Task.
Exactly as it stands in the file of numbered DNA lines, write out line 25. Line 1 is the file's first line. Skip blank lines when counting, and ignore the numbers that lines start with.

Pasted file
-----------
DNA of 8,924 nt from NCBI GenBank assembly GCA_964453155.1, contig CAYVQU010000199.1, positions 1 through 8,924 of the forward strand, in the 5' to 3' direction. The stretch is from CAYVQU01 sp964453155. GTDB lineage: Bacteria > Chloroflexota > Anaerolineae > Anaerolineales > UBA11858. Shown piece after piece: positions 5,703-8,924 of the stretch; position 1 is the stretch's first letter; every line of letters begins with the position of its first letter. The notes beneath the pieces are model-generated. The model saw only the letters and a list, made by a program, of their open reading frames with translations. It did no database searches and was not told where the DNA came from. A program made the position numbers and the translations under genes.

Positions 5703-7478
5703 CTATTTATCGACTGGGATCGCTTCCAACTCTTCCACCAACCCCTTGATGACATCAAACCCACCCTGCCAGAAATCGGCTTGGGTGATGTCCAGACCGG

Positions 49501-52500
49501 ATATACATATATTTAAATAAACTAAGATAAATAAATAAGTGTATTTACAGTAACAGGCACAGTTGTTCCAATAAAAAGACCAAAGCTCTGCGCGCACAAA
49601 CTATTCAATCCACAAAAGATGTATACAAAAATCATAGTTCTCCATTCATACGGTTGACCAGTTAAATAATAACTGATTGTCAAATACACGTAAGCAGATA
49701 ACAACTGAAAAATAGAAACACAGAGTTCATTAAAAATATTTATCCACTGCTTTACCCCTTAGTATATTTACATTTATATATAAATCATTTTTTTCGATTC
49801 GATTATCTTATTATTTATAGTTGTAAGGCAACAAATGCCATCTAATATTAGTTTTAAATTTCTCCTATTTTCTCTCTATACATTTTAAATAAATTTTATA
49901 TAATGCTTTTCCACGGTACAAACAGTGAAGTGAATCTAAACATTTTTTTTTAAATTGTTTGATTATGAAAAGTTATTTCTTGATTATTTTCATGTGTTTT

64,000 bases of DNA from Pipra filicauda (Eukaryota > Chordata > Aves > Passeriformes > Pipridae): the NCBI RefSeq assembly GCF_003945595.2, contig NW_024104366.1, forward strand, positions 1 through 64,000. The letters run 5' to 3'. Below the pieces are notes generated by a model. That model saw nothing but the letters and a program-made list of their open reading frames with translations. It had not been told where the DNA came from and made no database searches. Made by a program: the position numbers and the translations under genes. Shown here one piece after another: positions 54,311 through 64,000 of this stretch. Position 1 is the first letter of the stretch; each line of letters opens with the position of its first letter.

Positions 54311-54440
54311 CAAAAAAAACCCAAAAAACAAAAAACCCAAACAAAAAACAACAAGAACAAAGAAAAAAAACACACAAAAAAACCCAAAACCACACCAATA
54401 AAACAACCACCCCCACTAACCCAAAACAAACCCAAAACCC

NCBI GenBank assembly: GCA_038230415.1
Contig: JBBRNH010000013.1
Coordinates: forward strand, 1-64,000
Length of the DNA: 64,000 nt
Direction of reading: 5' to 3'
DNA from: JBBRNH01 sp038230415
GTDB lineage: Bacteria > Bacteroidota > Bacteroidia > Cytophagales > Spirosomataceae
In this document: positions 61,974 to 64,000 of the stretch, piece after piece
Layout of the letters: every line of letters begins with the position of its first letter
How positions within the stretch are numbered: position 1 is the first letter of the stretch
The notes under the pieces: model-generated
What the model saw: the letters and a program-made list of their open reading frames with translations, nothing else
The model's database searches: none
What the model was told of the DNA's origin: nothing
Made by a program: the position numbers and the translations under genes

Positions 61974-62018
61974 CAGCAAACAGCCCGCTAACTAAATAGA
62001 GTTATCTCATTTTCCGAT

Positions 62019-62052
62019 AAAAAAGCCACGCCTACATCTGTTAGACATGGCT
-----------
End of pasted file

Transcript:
What the model saw: the letters and a program-made list of their open reading frames with translations, nothing else